“Louisiana is making progress in education. Public school students are improving their academic achievement and today they have more school and course choices than ever before. More young people are prepared for opportunities after high school, and public schools are making better connections to the demands of our growing economy.
This is good news, and it’s the result of two things:
- Over the last several years, Louisiana has put in place a strong framework of highly-regarded education policies and innovations.
- The hard work of effective educators and school leaders is paying off.
Unfortunately, many of our school systems across the state still lag behind. To close that gap, we need a sustained effort to keep moving forward while accelerating the pace of our improvement. How do we do that?”
That’s an excerpt from Advancing Opportunities for Louisiana Students: A Guide to Louisiana Education Policies. It’s a new election year publication from CABL and that’s just one of the issues we explore.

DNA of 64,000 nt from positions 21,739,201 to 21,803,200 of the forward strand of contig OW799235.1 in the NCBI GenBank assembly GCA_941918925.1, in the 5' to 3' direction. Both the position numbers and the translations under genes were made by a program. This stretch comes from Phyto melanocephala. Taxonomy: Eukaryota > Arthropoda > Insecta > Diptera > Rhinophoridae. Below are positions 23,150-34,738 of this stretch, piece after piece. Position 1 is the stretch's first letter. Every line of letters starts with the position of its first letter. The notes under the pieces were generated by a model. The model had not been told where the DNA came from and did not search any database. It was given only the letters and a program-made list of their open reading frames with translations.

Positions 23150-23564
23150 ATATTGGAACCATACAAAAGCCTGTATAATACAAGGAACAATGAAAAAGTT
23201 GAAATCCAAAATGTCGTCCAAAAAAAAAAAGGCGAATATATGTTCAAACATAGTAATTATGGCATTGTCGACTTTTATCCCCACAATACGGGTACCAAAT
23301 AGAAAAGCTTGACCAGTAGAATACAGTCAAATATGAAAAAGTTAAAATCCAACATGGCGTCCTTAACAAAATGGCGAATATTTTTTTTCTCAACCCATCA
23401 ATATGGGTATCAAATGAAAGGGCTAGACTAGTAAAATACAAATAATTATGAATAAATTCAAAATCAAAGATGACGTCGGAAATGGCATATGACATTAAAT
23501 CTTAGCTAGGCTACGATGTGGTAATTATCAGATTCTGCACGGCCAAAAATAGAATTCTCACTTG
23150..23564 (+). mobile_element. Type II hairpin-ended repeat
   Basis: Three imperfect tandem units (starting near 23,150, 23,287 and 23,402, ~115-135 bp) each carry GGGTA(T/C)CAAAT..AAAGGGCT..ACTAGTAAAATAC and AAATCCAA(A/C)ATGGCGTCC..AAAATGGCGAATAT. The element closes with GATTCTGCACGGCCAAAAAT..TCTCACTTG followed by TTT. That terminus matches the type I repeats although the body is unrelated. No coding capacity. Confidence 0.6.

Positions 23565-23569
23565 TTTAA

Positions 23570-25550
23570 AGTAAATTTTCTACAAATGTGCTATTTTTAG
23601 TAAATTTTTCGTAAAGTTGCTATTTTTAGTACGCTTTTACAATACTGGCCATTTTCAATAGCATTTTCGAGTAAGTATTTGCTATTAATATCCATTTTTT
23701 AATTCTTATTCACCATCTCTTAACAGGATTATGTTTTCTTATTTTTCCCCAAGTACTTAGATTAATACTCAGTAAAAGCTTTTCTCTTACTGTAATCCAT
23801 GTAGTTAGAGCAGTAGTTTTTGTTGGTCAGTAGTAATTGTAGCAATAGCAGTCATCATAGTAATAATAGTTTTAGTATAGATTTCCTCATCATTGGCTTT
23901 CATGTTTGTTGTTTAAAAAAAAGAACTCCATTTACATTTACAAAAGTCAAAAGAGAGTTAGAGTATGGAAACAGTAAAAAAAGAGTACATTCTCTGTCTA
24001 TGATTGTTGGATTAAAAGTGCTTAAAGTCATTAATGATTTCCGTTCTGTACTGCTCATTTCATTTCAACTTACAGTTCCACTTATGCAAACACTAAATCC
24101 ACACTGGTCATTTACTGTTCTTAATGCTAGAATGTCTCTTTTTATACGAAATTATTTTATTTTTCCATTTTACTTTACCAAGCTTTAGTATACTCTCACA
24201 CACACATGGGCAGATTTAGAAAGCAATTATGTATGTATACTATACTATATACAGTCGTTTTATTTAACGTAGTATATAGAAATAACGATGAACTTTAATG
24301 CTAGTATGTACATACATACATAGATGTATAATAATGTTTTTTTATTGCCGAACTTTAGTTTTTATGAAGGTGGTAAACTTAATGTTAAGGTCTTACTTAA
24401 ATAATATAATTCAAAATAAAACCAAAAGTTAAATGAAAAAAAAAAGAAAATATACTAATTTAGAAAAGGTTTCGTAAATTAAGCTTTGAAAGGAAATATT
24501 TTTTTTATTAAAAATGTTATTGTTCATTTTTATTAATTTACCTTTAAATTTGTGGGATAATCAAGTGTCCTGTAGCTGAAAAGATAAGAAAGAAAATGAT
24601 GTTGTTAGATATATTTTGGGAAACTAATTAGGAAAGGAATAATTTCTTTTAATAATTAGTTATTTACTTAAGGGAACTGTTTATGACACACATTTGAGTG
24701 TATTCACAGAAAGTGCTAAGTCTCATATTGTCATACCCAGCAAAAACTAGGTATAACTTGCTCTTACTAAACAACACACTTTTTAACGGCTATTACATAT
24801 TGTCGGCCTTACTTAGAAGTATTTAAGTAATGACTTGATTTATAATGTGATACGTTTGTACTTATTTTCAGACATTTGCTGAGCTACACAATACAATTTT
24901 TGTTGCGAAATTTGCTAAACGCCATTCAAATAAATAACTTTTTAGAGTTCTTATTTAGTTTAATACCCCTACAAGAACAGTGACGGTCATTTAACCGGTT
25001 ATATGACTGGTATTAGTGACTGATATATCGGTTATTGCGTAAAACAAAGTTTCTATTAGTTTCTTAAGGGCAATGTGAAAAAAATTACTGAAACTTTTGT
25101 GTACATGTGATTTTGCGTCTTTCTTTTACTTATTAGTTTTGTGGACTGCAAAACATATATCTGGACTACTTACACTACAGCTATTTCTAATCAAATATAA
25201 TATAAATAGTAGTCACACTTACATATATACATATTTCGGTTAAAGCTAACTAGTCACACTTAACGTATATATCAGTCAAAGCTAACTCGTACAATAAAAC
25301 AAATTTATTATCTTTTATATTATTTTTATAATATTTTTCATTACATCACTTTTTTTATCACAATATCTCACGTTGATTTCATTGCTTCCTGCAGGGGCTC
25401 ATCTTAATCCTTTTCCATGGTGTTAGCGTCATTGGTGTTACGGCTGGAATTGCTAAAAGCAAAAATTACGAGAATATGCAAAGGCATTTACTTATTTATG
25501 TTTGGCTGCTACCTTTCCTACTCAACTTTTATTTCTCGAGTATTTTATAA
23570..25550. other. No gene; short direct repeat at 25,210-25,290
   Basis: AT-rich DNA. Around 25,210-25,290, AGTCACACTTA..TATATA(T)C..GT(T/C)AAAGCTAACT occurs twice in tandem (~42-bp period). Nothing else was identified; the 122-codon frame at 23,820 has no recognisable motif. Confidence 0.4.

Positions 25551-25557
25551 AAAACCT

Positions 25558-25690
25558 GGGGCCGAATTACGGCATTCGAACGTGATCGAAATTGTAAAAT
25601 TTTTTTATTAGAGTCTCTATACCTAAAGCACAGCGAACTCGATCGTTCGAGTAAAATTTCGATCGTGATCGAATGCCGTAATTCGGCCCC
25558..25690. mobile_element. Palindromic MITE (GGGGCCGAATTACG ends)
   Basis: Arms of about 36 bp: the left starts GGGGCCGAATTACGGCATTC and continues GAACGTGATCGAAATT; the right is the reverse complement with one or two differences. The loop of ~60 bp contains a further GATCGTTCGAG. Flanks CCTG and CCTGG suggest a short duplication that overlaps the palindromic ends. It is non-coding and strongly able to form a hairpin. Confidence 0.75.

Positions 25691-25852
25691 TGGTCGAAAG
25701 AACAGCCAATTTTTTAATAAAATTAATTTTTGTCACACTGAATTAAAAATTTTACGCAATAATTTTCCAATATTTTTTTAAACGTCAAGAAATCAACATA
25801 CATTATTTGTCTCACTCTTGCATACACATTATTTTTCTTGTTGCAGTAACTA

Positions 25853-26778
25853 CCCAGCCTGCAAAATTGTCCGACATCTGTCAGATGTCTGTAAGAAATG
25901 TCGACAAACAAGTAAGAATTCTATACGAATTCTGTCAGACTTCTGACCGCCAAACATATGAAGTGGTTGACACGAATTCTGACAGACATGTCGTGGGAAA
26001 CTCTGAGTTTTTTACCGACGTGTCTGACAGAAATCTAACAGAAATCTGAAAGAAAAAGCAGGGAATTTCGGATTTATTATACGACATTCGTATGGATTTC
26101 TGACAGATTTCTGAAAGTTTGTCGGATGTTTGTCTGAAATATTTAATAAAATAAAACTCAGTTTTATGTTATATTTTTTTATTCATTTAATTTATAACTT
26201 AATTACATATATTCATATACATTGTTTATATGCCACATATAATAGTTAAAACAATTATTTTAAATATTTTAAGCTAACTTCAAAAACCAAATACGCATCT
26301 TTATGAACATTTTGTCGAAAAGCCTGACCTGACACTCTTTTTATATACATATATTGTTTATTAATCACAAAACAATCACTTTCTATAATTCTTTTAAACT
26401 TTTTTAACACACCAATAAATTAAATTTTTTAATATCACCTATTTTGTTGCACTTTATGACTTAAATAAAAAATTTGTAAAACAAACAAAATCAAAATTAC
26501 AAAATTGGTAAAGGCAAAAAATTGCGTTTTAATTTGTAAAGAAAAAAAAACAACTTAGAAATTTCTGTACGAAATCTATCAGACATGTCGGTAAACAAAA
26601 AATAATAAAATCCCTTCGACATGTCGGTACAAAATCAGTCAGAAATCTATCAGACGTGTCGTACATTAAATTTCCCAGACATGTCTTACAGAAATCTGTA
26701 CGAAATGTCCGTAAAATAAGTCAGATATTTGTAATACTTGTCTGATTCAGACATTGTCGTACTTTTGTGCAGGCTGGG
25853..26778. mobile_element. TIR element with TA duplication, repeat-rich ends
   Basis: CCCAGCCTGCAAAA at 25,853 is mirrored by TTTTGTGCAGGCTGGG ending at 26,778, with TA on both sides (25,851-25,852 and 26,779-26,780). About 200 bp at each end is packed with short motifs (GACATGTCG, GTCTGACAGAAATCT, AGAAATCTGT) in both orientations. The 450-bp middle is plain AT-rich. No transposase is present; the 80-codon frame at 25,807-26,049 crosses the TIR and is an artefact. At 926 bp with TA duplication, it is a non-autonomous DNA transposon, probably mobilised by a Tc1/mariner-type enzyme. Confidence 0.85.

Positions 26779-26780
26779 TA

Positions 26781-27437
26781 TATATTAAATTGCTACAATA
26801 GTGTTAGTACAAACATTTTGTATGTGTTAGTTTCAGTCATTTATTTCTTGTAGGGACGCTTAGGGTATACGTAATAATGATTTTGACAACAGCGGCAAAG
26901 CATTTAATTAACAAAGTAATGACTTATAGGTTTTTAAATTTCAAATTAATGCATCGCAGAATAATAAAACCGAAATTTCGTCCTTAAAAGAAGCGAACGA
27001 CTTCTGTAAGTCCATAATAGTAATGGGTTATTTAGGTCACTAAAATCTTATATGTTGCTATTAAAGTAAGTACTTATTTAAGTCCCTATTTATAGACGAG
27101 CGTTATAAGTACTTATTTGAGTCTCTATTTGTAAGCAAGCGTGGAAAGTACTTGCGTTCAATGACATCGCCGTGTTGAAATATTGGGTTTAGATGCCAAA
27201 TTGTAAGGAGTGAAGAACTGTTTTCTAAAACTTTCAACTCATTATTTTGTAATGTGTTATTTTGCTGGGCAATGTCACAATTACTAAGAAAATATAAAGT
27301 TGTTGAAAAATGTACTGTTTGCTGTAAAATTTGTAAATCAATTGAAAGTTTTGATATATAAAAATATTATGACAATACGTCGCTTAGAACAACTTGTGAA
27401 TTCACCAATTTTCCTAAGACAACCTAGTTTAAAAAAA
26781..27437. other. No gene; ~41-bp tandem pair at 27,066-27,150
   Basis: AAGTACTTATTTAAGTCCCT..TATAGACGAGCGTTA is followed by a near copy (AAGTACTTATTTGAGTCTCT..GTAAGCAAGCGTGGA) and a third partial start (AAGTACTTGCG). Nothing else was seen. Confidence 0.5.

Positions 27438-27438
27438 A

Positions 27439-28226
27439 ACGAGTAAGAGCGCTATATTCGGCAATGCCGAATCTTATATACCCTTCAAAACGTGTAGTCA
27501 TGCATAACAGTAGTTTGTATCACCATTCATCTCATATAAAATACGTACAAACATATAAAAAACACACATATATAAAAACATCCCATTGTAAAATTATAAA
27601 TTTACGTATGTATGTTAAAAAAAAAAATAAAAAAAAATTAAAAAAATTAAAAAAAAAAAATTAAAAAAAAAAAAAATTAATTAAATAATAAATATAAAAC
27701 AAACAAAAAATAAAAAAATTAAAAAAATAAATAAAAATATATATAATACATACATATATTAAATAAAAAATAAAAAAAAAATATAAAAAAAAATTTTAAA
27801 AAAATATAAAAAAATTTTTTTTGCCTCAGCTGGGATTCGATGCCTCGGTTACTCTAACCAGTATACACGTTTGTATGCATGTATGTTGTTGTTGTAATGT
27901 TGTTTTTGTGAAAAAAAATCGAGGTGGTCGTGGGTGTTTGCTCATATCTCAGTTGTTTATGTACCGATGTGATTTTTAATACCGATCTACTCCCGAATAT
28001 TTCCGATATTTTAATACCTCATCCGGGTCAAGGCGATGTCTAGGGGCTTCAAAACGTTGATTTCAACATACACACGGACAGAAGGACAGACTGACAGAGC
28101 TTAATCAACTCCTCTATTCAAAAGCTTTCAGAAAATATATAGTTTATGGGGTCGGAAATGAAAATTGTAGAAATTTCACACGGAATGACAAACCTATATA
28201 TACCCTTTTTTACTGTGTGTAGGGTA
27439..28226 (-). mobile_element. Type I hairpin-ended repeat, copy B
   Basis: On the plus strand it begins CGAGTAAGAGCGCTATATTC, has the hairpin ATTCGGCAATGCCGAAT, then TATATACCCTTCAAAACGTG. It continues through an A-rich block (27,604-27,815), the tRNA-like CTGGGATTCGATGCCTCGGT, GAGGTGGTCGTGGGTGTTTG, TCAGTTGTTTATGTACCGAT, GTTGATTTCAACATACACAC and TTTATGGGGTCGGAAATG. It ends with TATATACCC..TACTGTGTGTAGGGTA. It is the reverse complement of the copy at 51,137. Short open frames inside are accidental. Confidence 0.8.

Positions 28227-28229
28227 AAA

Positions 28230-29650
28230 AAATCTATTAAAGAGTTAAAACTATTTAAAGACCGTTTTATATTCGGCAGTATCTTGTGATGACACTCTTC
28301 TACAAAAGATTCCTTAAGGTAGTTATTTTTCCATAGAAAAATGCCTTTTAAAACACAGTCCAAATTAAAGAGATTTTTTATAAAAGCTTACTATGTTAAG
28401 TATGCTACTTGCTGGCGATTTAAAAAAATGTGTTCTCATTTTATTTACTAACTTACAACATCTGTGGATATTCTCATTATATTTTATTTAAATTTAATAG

This new guide isn’t a big report. It’s a user-friendly primer for voters, candidates, and anyone with an interest in Louisiana’s education policies. In it we look at where we stand on key indicators, review some of the more recent policy changes that have been enacted, explain how they all fit together into a bigger picture, and identify areas where we need additional attention.
We think that’s important.
In many ways, as a recent Advocate editorial suggests, this election year has been short on a full discussion of issues. That’s unfortunate, but it doesn’t have to be short on information. CABL’s education guide is one example of this and so are the policy briefings and recommendations from RESET Louisiana, CABL’s collaboration with the Public Affairs Research Council and the Committee of 100.
Early voting is wrapping up and Election Day is coming quickly. But it’s not too late for both voters and candidates to think about our future and the issues we can address to move Louisiana forward. At the end of the day, that should be our focus. Not the distractions of the political campaigns, but what our political leaders will do to lift Louisiana off the bottom and into the mainstream of states creating greater opportunities for their citizens.
But it all starts with information.